Plain Talk – 7.20.10
Posted: Wednesday, July 21, 2010 8:02 pm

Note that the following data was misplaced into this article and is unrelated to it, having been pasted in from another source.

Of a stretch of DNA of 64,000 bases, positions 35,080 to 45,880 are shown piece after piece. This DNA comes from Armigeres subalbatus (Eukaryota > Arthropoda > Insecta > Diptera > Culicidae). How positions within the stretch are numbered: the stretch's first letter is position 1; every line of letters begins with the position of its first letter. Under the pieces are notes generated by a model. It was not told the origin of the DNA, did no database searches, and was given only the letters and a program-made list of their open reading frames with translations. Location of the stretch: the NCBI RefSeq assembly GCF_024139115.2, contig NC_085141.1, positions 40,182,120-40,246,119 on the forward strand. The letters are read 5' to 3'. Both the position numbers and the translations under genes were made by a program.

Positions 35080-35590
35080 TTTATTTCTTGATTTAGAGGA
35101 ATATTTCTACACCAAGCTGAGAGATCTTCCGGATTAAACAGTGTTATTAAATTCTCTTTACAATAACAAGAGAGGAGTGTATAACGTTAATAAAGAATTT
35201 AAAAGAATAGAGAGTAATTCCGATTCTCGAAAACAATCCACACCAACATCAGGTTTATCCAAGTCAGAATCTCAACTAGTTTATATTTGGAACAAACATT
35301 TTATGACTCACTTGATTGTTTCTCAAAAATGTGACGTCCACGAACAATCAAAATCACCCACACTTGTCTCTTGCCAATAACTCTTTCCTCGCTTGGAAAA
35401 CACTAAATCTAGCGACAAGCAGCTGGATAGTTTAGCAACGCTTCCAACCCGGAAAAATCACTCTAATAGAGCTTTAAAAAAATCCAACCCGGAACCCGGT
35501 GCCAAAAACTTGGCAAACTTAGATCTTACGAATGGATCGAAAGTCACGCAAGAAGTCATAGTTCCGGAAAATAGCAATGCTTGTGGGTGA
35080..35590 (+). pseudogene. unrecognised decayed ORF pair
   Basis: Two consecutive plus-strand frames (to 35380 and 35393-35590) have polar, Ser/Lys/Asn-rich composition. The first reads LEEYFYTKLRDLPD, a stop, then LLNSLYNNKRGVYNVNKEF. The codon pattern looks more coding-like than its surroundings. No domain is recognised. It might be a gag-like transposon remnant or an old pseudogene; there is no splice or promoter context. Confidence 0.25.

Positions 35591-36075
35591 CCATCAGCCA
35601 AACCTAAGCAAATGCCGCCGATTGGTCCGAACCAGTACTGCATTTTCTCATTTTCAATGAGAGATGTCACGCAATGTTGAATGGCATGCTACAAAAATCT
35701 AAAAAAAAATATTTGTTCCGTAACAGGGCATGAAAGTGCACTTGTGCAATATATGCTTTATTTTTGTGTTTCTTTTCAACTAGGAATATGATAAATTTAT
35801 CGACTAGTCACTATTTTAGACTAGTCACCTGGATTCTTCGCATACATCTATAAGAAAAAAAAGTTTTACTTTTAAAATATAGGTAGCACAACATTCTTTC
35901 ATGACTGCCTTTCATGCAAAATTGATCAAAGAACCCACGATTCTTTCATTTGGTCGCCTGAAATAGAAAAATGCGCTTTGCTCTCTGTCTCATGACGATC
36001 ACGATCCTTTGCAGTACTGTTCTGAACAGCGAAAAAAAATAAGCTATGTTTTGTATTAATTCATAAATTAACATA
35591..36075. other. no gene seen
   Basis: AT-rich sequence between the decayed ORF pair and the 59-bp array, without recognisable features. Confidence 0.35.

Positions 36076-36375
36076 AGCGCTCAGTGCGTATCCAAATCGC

Last night before bed I told myself that when I woke up I would be independently wealthy. It didn’t work. Our Senate seems to think that if Americans wish for jobs long enough they will magically appear.Four and a half million people are currently living on Unemployment Insurance claims. Based on the statistics here in Weakley County, I bet there are quite a few people out there who either remember or currently know what that is like. I remember what it was like. Futureless, a word that doesn’t even exist, but should. There’s no planning for the future or saving for a rainy day. There’s no price research about the best washing machine to buy or trips to look at colleges. There’s nothing but the shelter, food and clothing for an indefinite amount of time. It’s scary. Those 4.5 million people don’t include the Americans who do not qualify for Unemployment Insurance coverage. When you factor those folks in, the number of people looking for work is closer to 10 million, more than one and a half times the entire population of Tennessee. For a while it seemed like everyone was talking about jobs. Every politician regardless of party was pounding their fist saying they had a better way to create jobs. Now that we are two years into this recession, there has still been no agreement between Republicans and Democrats and the tone of conversation has slowly changed. The Republican leadership doesn’t actually care very much about any of the actual people looking for work. Despite the astronomical cost of drug testing 4.5 million Americans every week, Senior Republican Sen. Orrin Hatch suggested it, claiming it would reduce drug addiction and save money. Fiscally conservative Sen. Hatch didn’t offer any plan on how to pay for his idea, so I guess his expectation is that enough drug addicts would be weeded out to justify an estimated $10 million dollars per week cost to administer all of these tests. Despite the fact that there are five job seekers for every listed job, Republican leadership is suggesting that it’s not that there are not enough jobs to go around, but instead the real problem is that the overwhelming majority of these job searchers must be drug addicts. I would hope that a sitting United States Senator would not offer up taxpayer money to start a government program that collects and tests the bodily fluids of American citizens without at least making sure that the cost doesn’t outweigh the potential savings. Or perhaps his goal is to portray these people as useless and not worth the investment. It certainly must be their fault that jobs were shipped overseas for decades. Not his. Other Republican Senators have made it clear that they do not see Unemployment Insurance as an economic and social safety net, but instead classify it a “necessary evil.” I would guess that none of these Senators own rental properties or grocery stores. The people who produce and sell the basic necessities of life can’t afford to lose another 5 million customers, yet the Republicans continue to fight extending unemployment benefits.They’ve been stalling for 37 days now. Could you live on 40 percent of your income for a year and then go 37 days without any income? Most Americans can’t.